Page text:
SBM - State Bar of Michigan


November 6, 1995


    A lawyer may include in an otherwise proper direct mail advertising circular (1) a description of the lawyer's dedication to providing "affordable" services, (2) an invitation to call for a "no-cost informational interview," and (3) a statement of the fees the lawyer actually charges for enumerated services.

    References: MRPC 7.1, 7.3(a); RI-169; CI-814.


A lawyer proposes to send a descriptive circular by direct mail to "private sector employers in Michigan" whose identities are to be ascertained from telephone directories or other generally available lists. The mailing would be made to such entities on a blanket basis, i.e., without regard to or knowledge that any addressees were then involved in any dispute or particular transaction in or about which the lawyer's services are offered or touted. The circular describes the lawyer's firm and its credo in generally glowing but non-specific terms, lists the particular kinds of services that the firm provides in the fields in which the firm specializes, and includes the resume of the lawyer whose name the firm carries.

The lawyer asks (1) whether the circular may ethically tout the firm as "affordable" among its other attributes and urge recipients to contact the firm for, among other things, a "no-cost informational interview," and (2) whether the circular might permissibly be expanded so as to quote prices for specific services, such as "contract analysis for $250.00."

Advertising is generally permitted, within limits, under MRPC 7.1. Materials which are false, fraudulent, misleading or deceptive are out-of-bounds under that rule. Direct contact with prospective clients is further governed by MRPC 7.3(a) which states:

    "(a) A lawyer shall not solicit professional employment from a prospective client with whom the lawyer has no family or prior professional relationship when a significant motive for the lawyer's doing so is the lawyer's pecuniary gain. The term "solicit" includes contact in person, by telephone or telegraph, by letter or other writing, or by other communication directed to a specific recipient, but does not include letters addressed or advertising circulars distributed generally to persons not known to need legal services of the kind provided by the lawyer in a particular matter, but who are so situated that they might in general find such services useful, nor does the term "solicit" include "sending truthful and nondeceptive letters to potential clients known to face particular legal problems" as elucidated in Shapero v. Kentucky Bar Ass'n, 486 US 466; 108 SCt 1916; 100 L Ed 2d 475 (1988)."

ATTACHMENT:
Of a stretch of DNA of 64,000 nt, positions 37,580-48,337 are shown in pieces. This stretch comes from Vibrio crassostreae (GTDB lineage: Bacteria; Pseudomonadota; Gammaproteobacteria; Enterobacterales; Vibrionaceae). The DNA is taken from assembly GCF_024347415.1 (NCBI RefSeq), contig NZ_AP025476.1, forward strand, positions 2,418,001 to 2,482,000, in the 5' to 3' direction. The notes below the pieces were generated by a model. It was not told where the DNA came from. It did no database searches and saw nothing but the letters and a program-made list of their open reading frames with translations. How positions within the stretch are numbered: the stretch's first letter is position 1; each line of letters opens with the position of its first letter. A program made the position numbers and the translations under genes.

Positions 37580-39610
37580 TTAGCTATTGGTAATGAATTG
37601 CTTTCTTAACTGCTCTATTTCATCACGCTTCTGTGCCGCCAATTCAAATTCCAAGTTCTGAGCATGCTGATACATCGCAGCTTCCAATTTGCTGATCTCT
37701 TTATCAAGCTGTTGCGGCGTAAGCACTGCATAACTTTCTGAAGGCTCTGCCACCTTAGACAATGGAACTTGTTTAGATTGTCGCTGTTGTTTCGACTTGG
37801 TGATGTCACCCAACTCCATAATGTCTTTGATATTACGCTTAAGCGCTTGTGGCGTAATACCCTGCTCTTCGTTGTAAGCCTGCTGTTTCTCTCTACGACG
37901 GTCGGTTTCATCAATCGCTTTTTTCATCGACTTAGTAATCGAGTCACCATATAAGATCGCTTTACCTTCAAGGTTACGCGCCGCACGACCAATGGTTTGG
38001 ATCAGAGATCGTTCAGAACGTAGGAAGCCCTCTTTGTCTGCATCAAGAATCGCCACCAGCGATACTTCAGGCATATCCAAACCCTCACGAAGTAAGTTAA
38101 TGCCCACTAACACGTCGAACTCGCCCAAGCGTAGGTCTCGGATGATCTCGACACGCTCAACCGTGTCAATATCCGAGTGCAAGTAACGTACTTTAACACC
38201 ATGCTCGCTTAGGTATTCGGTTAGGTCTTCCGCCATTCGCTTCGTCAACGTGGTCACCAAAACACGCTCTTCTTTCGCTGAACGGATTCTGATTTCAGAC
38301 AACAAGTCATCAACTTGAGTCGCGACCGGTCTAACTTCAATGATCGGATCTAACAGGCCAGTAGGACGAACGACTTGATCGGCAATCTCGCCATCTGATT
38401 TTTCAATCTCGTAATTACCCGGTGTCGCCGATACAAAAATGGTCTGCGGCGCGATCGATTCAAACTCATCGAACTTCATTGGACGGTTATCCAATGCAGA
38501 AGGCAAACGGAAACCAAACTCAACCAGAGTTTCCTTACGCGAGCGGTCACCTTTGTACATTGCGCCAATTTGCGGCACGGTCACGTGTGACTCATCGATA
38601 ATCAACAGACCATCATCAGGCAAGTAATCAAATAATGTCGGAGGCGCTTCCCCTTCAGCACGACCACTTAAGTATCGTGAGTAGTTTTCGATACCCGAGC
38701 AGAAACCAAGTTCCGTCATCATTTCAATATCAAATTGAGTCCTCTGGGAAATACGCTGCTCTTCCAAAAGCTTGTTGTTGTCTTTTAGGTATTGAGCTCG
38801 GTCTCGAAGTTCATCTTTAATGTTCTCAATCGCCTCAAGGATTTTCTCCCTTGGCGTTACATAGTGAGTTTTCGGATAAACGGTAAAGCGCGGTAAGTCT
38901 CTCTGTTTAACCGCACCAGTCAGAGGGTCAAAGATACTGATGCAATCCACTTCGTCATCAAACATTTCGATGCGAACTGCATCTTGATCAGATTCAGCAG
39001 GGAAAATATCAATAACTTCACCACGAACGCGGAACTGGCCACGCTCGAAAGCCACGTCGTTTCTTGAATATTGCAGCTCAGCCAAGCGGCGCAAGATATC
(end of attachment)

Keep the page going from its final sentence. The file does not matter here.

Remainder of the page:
After Shapero and its explicit inclusion in the body of MRPC 7.3(a), it is clear that personalized letters or, as here, impersonal circulars, targeted to potential clients with an identified need for particular legal services, which invite the recipient to respond to the lawyer, fall within the scope of communications which are constitutionally protected and are ethically permissible as commercial speech. RI-169.

The contents of the circular must conform to the requirements of MRPC 7.1, even though the targeted nature of the solicitation passes muster under MRPC 7.3. Here, the communication states that the lawyer's firm is dedicated to lofty principles, including providing "affordable" services, and it invites prospective clients to respond for additional information, a price quote or a "no-cost informational interview." So long as informational interviews (which term implies a face-to-face or telephone conversation with a knowledgeable firm representative in which all aspects of any prospective engagement are fairly, frankly and truthfully discussed) are readily available and are free, we see nothing in the circular's invitation that is proscribed by MRPC 7.1.

The circular's description of the firm's ideals as including providing "affordable" services along with services described as highly professional and creative, is a somewhat closer question, although the Committee believes it to be permissible under the facts presented here. Included as it is in the firm's mission statement, the term "affordable" is unlikely to be interpreted by members of the targeted group as a specific representation or warranty that the firm's fees are within the budget of any prospective client who may respond to the circular. Where, as is almost certainly true here, the lawyer has not regularly represented persons who can be expected to receive and respond to the circular, the lawyer's eventual compliance with the fee arrangements requirement of MRPC 1.5(b) should serve to prevent misunderstandings about the affordability of fees in any resulting engagement--misunderstandings which might otherwise arguably have been created by the language of the circular alone. The "affordable" appellation, in a clearly promotional piece, is not sufficiently specific to be misleading.

The second question posed by the lawyer is whether the circular may permissibly include a quotation of the firm's actual fees for specific services that are listed in the circular, such as "contract analysis for $250.00." As long as the quoted fees are truthful and the firm is prepared to complete listed projects for the amounts stated, including price information in the circular would neither render it misleading or deceptive under MRPC 7.1, nor transform it into a "solicitation" that is proscribed by MRPC 7.3. Indeed, such price information would seem to add to the informational value of the circular and not detract from it. We caution, however, that such publicly advertised fee schedules may be difficult, cumbersome or costly to change if the firm elects to raise its rates in the future. See CI-814.